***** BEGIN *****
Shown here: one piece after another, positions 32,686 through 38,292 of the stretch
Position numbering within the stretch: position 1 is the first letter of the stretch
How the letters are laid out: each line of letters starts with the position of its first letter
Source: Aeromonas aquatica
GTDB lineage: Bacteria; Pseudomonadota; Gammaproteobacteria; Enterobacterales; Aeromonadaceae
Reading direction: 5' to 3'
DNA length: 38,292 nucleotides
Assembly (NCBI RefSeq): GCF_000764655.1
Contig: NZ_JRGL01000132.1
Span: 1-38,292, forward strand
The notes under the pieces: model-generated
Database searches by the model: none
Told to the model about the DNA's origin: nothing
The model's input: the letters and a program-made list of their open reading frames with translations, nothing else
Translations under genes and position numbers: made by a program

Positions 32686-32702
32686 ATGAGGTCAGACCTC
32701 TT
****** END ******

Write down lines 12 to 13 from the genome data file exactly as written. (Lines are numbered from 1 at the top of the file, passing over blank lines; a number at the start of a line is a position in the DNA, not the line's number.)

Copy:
Database searches by the model: none
Told to the model about the DNA's origin: nothing